Nygaard AM, Selnes Haugdahl H, Støre Brinchmann B, et al. J Clin Nurs. 2020;29:3822-3834.
Handoffs are essential to communicating important information and preventing adverse patient care outcomes.  This qualitative study explored how information about ICU patients’ family members is included in handovers. Findings suggest that written documentation about the family is inadequate and poorly structured and there is a need for user-friendly handoff tools that include information on patients’ family members.
Ashcroft J, Wilkinson A, Khan M. J Surg Educ. 2020;78:245-264.
This systematic review explored the different approaches taken by the United States and the United Kingdom to implement crew resource management (CRM) training. CRM in the United Kingdom had an emphasis on physicians and focused on skills outcomes using pre- and post-training questionnaires, whereas CRM in the United States focused on behavior outcomes and nontechnical skills utilizing multidisciplinary teams.  
Anderson JE, Ross AJ, Back J, et al. Int J Qual Health Care. 2020.
Using ethnographic methods and resilient healthcare principles (described as systems that anticipate future demands, respond to current demands, monitor for emergent problems and learn from results, both positive and negative), the researchers interviewed and observed staff in emergency departments (EDs) and geriatric wards in one teaching hospital in London to identify system vulnerabilities to target with quality improvement interventions. The observations and interviews revealed difficulties with discharge planning and information integration as priority areas.
Sanson G, Marino C, Valenti A, et al. Heart & Lung. 2020;49:407-414.
Prospective observational study examined whether nursing complexity level predicts adverse event risk among patients transferred from the ICU to the discharge ward. In this 13-bed ICU, researchers found that various factors including level of acuity and nursing complexity predated risk of adverse events (AEs); patients who exceeded a predetermined complexity threshold were at 3-times greater risk of AEs.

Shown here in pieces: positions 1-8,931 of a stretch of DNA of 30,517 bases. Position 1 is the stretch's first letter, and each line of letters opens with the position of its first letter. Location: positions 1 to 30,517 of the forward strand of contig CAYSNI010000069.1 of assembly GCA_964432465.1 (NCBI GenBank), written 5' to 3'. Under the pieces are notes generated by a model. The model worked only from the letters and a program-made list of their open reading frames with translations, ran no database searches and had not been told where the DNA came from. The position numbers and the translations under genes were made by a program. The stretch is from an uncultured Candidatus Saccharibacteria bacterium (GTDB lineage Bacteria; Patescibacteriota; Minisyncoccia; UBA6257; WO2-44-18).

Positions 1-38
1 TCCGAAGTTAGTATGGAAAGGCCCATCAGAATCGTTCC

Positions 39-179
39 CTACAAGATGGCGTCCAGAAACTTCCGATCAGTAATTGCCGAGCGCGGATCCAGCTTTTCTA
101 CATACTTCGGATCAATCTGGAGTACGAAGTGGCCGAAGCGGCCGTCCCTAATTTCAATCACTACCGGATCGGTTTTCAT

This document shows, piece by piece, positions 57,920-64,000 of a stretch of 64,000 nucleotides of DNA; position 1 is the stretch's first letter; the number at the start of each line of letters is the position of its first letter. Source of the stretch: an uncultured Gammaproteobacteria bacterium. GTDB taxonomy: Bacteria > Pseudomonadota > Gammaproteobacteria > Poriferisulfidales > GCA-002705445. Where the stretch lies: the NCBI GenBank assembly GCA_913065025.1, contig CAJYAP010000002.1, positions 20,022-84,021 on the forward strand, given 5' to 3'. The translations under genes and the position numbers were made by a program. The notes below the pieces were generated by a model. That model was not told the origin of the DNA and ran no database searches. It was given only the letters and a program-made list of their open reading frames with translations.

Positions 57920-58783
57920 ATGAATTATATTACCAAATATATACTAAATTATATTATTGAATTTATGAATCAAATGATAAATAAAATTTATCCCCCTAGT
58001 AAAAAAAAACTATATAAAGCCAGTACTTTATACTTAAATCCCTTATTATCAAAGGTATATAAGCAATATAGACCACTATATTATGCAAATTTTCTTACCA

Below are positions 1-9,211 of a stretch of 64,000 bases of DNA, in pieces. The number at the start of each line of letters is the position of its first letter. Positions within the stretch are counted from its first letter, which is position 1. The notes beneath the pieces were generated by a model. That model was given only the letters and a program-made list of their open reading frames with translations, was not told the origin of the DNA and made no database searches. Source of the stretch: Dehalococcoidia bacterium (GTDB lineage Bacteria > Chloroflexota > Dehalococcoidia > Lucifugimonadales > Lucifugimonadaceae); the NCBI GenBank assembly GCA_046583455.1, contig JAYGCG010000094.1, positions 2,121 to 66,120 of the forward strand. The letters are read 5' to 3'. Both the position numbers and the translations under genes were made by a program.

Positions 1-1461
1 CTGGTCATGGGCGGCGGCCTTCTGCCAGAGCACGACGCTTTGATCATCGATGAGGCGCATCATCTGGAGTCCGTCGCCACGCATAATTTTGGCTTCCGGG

DeAntonio JH, Leichtle SW, Hobgood S, et al. J Surg Res. 2019;246:482-489.
Trauma patients are particularly vulnerable to medication errors due to the severity of their injuries and the multiple handoffs and transitions often occurring during their hospital stay. This article reviewed existing medication reconciliation strategies and found that many have poor accuracy, can be costly and time-consuming, and may not be applicable to a trauma population.  The authors comment on the urgent need for research supporting safe and efficient medication reconciliation in trauma patients.
Bristol AA, Schneider CE, Lin S-Y, et al. J Healthc Qual. 2019.
Care transitions between hospitals and community settings have been identified as a source of negative patient safety outcomes, such as medication errors or other adverse events. This systematic review focused on transitions of care within hospitals (such as within the same unit or between units) and found two studies demonstrating that the risk of adverse events - such as medication errors, infections or falls - increased as patients experienced three or more transfers. A prior PSNet WebM&M also discussed medication errors that can arise during transitions between hospital units.